Sir, – I am shocked beyond belief at the chutzpah of Attorney- General Yehuda Weinstein, who feels it his personal privilege to unilaterally override the decision of the Central Election Committee and allow the treasonous MK Haneen Zoabi to run again for Knesset (“State refuses to defend disqualification of Zoabi,” December 27).

Who gave this man the right to decide against the will of the people? This one man has the power to single-handedly overturn a democratic decision by the democratically elected Knesset! If Weinstein feels he cannot represent the state, he should recuse himself or resign. If he refuses, the prime minister should fire this leftist apparatchik who represents nobody and abuses his power to further his own personal political agenda.

SHAUL BEHR
Beit Shemesh


Unpicked brainpower

Sir, – “30 million Israeli flowers meant for Christmas in Europe left unpicked” (December 27) was depressing to read. Are we living in Chelm? We are short 5,000 flower pickers.

The housing for them exists.

All the facilities are in place. A little bit of brainpower: Give 5,000 African migrants a chance to help the flower growers and the Israeli economy.

We used to be the most dependable close source of flowers for Europe. We are throwing away our credibility.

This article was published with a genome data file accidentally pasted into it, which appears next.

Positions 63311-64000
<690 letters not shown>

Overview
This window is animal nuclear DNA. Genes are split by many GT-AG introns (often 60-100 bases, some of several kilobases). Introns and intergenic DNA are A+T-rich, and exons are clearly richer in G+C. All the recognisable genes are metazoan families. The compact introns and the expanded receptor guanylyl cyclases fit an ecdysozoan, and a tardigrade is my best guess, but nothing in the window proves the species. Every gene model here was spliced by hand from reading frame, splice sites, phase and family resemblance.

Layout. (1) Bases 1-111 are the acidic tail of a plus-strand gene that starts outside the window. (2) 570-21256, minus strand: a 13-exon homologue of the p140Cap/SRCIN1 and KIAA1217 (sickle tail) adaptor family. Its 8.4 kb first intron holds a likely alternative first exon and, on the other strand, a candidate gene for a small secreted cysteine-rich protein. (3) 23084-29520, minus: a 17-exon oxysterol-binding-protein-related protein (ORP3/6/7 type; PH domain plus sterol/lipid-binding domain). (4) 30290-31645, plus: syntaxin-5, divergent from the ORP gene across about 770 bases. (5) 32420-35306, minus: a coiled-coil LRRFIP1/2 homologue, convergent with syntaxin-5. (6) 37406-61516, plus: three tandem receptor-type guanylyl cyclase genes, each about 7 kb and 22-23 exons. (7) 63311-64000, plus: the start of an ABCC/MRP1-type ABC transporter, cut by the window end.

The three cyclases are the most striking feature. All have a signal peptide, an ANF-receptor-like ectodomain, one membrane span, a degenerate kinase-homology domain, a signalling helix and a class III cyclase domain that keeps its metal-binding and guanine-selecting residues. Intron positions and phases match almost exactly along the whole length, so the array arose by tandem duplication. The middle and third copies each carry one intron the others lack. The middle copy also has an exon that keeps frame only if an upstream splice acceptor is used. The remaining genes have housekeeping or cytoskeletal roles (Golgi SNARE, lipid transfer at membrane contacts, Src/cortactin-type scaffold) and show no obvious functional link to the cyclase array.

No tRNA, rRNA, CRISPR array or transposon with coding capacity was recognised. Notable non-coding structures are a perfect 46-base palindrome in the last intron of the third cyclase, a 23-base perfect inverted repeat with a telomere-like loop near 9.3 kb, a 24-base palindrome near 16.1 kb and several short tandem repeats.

SHLOMO BAR-MEIR
Eilat


Seasonal discord

Sir, – With all the discussion regarding Christmas trees and New Year’s Eve (“’Tis the season,” Letters, December 27), maybe we should adopt the celebration “Festivus,” like the father of George Costanza in a Seinfeld episode.

When we make issues of such things, it is not surprising that the really serious disputes in this country cannot be resolved. Will 2013 be any different?

SALLY SHAW
Kfar Saba


Sir, – Ouch! Why does Gil Troy have to resort to name-calling, or rather complete haredi bashing (“Haredi grinches should stop shouting ‘Oy to the world,’” Center Field, December 25)? “Jewish Talibans?” I am not haredi, but I, too, am offended by a Christmas tree being placed at the Jaffa Gate, the main entrance to the Old City of Jerusalem, the Jewish capital of Israel. Likewise, I was offended last year and the year before when I visited the Old City and was greeted by Santa Clause and signs all over the Jaffa Gate wishing me a “Merry Christmas.”